Loli is my wonder kid, when it comes to schooling. Every morning she does two math pages by herself, and then she does two pages of handwriting practice by herself, and then she writes out her spelling words, by herself, then she takes her chapter book, goes in Mom's quiet room, reads a chapter. Then she writes a short paragraph-essay on the chapter she read, which I correct for spelling and find spelling words from for the next week.

Then the real fun begins. She has chosen an animal to learn about each week. This week it's horses. So she gets one of the horse books we checked out of the library, reads it, and then writes down information for her "Key words" in her science journal (right now those are predators, prey, habitat, adaptive trait, Moms & Babies.) When she's gone through all the week's books, she writes a paragraph about the animal, how it is a (in this case, Mammal) and includes all of the things she learned about her key words.

For geography/history, we listen to Story of the World by susan wise bauer. This year we're doing ancient times, and while we listen we put together wooden geography puzzles. Right now we're focusing on the World puzzle, with the continents, oceans as the puzzle pieces. Loli has almost gotten to the point where she can put it together without help. It's been really fun. A lot less stress than I ever thought possible... my kid is a bright little thing, and I'm not bragging, it's just the truth.

Later in the year I'm planning on focusing on plants (springtime is a good time for that, don't you think?) And next year we'll be doing more of a physical science focus, to balance out the knowledge. This year we're pretty biologically focused. But I look forward to talking to Loli about weather patterns and physical geography, scientific experiments, measuring mass, volume, temperature and length, and doing loooots of science projects to learn about the physical world around us.


So that's us right now! Fall, bring it on! Cold weather, you don't scare us; we've got a closet full of pink and purple coats and mittens and scarves and hats and we are all looking forward to introducing our cute African daughters to snow for the first time!!!!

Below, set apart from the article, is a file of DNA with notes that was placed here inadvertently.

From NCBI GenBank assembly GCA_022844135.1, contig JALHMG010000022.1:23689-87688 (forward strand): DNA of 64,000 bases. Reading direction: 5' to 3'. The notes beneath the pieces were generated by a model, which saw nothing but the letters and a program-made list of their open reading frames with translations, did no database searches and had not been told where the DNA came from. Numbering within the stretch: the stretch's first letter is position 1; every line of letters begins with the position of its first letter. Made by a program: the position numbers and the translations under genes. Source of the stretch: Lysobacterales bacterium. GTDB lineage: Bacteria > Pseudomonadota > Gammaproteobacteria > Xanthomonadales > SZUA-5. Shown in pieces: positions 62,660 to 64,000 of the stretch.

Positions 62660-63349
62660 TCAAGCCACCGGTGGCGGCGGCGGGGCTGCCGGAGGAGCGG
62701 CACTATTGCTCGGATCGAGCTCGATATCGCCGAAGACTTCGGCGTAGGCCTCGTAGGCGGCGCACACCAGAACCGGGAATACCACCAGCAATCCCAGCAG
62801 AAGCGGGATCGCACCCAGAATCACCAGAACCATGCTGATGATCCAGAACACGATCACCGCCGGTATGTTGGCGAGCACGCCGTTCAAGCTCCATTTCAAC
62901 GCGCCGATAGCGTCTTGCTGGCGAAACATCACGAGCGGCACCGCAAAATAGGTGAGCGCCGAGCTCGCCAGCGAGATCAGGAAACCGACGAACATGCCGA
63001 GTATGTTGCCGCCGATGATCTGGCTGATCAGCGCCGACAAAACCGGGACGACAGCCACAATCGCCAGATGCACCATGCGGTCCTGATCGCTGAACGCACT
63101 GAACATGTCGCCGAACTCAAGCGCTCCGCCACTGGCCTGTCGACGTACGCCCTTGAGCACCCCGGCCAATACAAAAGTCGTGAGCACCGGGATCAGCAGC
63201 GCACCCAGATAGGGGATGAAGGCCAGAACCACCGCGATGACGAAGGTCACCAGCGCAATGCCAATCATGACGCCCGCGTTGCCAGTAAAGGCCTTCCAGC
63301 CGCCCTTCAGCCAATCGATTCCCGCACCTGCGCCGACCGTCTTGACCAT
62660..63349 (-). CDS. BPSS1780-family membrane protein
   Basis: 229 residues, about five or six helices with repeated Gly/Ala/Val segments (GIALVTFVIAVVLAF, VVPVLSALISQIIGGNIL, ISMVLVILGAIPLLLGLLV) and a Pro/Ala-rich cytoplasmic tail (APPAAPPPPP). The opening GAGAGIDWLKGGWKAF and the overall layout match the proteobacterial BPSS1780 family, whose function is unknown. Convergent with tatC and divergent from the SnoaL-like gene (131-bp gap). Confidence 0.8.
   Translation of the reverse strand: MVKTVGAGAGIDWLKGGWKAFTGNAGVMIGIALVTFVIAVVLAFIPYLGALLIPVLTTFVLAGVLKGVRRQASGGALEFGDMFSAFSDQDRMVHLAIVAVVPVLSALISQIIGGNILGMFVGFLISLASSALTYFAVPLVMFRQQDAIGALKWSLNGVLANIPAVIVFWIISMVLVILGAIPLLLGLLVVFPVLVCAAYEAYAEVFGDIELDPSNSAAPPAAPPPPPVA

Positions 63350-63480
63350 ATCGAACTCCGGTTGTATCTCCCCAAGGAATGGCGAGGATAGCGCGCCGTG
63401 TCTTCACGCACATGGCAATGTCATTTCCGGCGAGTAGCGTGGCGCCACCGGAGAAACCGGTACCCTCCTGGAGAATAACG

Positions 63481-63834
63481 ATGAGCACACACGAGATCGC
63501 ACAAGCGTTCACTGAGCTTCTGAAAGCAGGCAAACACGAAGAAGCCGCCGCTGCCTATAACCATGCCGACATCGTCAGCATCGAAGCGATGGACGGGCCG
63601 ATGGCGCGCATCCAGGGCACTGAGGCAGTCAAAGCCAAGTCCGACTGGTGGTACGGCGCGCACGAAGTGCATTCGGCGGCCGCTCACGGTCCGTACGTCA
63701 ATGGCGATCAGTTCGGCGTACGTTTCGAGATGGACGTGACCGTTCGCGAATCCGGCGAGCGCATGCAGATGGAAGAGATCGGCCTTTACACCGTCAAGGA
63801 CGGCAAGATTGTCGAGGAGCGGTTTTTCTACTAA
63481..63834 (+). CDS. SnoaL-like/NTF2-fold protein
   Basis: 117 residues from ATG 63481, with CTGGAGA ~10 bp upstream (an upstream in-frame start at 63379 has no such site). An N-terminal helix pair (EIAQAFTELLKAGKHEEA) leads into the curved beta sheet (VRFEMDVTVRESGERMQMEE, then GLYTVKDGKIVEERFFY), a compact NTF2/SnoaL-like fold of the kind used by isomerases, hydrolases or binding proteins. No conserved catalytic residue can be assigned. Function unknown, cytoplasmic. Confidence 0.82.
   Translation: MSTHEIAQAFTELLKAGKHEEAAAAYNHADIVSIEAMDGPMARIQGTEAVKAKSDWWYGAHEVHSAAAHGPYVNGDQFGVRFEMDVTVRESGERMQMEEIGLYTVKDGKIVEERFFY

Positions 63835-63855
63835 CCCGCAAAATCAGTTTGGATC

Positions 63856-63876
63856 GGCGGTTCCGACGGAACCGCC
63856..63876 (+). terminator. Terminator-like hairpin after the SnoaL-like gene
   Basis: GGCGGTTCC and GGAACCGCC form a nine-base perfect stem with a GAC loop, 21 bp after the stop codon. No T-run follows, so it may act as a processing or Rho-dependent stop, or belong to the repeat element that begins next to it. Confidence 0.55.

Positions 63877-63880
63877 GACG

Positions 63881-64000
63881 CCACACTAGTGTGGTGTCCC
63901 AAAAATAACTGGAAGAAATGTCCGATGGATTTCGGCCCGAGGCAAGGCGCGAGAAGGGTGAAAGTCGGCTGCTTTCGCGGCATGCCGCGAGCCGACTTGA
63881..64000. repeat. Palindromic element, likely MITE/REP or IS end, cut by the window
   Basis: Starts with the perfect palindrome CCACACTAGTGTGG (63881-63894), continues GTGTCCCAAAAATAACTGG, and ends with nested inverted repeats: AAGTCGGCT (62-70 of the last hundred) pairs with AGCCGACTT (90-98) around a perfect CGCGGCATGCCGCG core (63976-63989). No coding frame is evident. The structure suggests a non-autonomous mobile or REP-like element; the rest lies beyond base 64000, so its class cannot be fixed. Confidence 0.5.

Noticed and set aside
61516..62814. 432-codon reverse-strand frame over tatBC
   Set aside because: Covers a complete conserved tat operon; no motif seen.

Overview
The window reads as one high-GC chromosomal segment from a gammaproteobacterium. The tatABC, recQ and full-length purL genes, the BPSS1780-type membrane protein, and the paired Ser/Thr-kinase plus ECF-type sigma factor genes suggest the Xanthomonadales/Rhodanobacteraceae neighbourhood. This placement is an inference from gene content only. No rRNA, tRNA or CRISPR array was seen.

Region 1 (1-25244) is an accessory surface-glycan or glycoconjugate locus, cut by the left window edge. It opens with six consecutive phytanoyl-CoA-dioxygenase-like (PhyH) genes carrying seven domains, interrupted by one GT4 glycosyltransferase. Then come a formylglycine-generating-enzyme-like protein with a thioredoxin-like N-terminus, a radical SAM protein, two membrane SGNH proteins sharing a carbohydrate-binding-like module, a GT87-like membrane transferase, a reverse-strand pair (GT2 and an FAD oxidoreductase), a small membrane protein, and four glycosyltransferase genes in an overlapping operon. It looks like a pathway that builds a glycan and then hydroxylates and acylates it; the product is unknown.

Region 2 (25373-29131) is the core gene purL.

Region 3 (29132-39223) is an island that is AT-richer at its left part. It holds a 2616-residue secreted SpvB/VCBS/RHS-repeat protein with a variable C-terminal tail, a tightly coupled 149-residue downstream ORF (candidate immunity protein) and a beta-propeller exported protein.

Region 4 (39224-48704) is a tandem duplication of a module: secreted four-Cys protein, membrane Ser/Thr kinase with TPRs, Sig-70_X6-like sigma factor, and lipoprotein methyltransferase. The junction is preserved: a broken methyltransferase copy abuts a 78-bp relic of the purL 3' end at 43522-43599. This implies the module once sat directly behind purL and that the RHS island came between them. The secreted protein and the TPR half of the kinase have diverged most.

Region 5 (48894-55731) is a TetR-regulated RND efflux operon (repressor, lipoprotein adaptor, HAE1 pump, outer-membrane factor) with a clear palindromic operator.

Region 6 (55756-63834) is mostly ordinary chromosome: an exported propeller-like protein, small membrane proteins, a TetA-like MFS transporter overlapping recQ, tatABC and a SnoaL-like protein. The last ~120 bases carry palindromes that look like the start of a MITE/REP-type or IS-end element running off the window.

Oct 6, 2009

Blog traffic wierdness...

It is so weird when you look at your hit counter and see which posts are the most popular. It's completely nonsensical to me.

For a long time my number one hit has been my Vegan Broccoli-Cheese Soup recipe. Following closely behind, is my post on Fun and Interesting Facts about Ethiopia. Next up is search term like Funny Stories About Fear or Extremely Funny Stories, which leads everyone to the link I put on those search terms.

Another hit I get frequently comes from search terms like Pornography and LDS and Pornography, When to Go to the Bishop or pornography, What Happens When You Go to the Bishop or Spouse Pornography Problem, or what to do when kids find pornography. I'm very very glad to see these searches coming in, because it was with this very hope (gleaning traffic from those seeking guidance about their pornography problems, or their loved ones' problems) that I put that series together.

Lately there's been a new one. Who knows why, but I have gotten at least 20 hits in the last two days for the search term, SNL Making Fun of Obama, and that of course leads to the link I embedded there.

A few others that get regular hits have been my post about Whether Or Not I'm a Feminist, and my post entitled Naked Barbie Doll. I'm not exactly sure why someone would type that search term into a search engine.

Blogging is kind of a funny thing.